And I remember just sitting there in the theater being like from the point of view of the people working at the prison. Yeah, this guy sucks.


Yeah. Just murdered. I always wanted to see a movie where it's like the good guy, rather like killing a bunch of people and then it just goes to one of the people he kills and you just back up and watch their whole life up until that point. One of those one of those fruit stands that James Bond drives through. Yeah, what the fuck?


The Federal Trade Commission and forty eight attorneys general have filed landmark antitrust lawsuits against Facebook, alleging that the company illegally crushed its competition by buying up its rivals and weaponize its staggering troves of user data. The FTC is recommending Facebook's spinoff, Instagram and WhatsApp, leaving Facebook to focus on its core business, promoting Dan Bongino and finding ways for high school exes to arrange disappointing marital infidelities. Just more of a thinker.


You know, it's it's a lot to process.


Yes, I think there is a lot that's a that's a that's something that I I'll put too much in, you know. I mean, I'll put too much in all overseas season.


But can the joke carry the weight of it? Sometimes you can this time seems like maybe not.


Maybe not. Yeah, maybe not.


I would have ended up Dan Bongino. Yeah. Yeah. You got go the Dallas Strong.


You're right. Focus on its core business promoting Dan Bongino. Yeah. You know, funny name.


I did this. It's true. It's funny. You know, the whole it's funny and rahal's myriad ways.


I think that after years of watching Letterman, my when in doubt, I just punch the end like he would when he didn't believe in what he was doing. You know, Dan Bongino oh, Dan. The former head of Israel's space security program, Haim Ashed, said that aliens are real in a galactic federation, contacted Israel in the United States, but that humanity is not ready. The Galactic Federation said they'd return once we figured out how to get rid of climate change, nuclear weapons and that overuse jiff of a woman from Big Brother doing a spit take.


Do you know that spit take? Do you know that talking about the one woman of that woman, she goes she just as a little take.


Have you seen that in your Twitter? Oh my gosh. It's relentless that I can picture it.


It's just a half spit take. It's not the full spray.


It's like a light spray. It's a light spray. It's a light spray. Now, here is our final joke. And you know what? It's a doozy, OK?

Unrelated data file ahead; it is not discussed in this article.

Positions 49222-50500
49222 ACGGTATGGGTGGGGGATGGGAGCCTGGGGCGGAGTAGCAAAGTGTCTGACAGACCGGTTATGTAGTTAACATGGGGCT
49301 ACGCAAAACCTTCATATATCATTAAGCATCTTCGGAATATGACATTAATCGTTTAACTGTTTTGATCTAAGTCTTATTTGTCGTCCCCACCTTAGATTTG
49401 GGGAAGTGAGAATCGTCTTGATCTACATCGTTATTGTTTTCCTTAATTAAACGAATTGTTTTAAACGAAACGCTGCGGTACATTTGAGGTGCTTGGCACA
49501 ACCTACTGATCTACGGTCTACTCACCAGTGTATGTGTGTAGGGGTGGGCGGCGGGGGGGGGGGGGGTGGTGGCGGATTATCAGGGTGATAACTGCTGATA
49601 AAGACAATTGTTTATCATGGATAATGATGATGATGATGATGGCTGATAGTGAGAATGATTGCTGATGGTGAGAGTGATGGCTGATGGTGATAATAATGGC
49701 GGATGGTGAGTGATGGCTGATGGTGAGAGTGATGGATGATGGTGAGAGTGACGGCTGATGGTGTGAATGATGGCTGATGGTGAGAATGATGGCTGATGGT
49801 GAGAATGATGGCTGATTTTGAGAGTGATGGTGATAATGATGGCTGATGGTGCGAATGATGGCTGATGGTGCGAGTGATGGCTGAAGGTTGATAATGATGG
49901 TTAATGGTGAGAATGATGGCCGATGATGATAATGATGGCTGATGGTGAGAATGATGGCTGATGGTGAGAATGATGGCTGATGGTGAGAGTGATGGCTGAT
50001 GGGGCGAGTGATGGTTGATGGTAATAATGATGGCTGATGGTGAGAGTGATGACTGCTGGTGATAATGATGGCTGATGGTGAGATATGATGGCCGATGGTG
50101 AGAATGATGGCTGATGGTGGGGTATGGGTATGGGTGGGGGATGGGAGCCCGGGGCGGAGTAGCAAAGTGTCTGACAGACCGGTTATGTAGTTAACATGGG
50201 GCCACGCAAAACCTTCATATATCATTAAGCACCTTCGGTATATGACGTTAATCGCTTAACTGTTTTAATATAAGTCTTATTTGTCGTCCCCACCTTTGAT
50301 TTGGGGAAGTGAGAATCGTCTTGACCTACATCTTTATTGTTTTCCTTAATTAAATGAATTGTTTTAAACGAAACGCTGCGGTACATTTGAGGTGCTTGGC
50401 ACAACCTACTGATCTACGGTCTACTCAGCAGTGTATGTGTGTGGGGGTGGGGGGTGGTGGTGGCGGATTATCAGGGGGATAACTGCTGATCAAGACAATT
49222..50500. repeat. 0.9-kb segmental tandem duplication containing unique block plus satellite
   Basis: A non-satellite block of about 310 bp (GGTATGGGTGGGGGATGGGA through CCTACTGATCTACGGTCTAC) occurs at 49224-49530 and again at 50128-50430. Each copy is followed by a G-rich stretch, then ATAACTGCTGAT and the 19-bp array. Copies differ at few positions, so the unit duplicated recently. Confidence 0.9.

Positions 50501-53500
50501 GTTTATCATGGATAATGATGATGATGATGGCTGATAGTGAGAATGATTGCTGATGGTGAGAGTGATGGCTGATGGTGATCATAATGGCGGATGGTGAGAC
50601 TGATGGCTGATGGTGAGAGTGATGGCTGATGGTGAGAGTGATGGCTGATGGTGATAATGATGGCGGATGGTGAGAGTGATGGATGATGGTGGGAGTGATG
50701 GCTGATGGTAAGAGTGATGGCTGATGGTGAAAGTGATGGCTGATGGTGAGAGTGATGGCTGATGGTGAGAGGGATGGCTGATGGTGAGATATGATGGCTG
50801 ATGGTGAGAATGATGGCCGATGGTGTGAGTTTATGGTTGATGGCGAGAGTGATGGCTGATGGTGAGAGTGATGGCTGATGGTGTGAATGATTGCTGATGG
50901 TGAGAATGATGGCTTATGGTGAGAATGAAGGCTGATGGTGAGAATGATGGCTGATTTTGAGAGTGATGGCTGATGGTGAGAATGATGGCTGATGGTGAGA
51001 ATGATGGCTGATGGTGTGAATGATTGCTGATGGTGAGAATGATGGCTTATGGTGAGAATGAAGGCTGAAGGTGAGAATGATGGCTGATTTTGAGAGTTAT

And finally, to laugh. Sorry, the numbers are up.


Are you ready to laugh? And finally, a lifetime in KFC made a mini movie called A Recipe for Seduction. And it stars Mario Lopez as sexy. Colonel Sanders, it's so graphic. You can only watch it on the 11 Herbs and Spice Channel.


Oh, don't fight for it. Don't don't that. Don't do it. I don't want that loud. I don't want it. I don't want it. The spice. You remember the Spice Channel?


I was permanently scarred because when I was like, I want to say eight years old, I want to say eight years old. I went to a slumber party at a boys home. I remember his name and I'm not going to say it. All right? I'm not going to say his full name.


Can you say just the like if you were just going to like banana bah bah bah. I will say his name is Jeffrey Buddah. And I remember that we had pizza. It was like very normal. And then the parents went to sleep and then he snuck behind. They had one of those big projection TVs like the kind of big the old ones that were kind of like giant boxes that were kind of had a terrible picture. But the big screen, the rear projection ones.


Yeah. You know, like that. Like you made it get a gigantic, terrible television. But he snuck somehow behind the television and there was a key and he turned the key. It was a key that apparently he must have stolen the key from his father, I don't know. But he turned the key and all of a sudden there was porn. And then I was with this group of kids watching heterosexual hardcore pornography from like one a.m. to four a.m. And when I say that those images are seared into my memory, it was harrowing because I imagine for the it must have been too much for all the boys.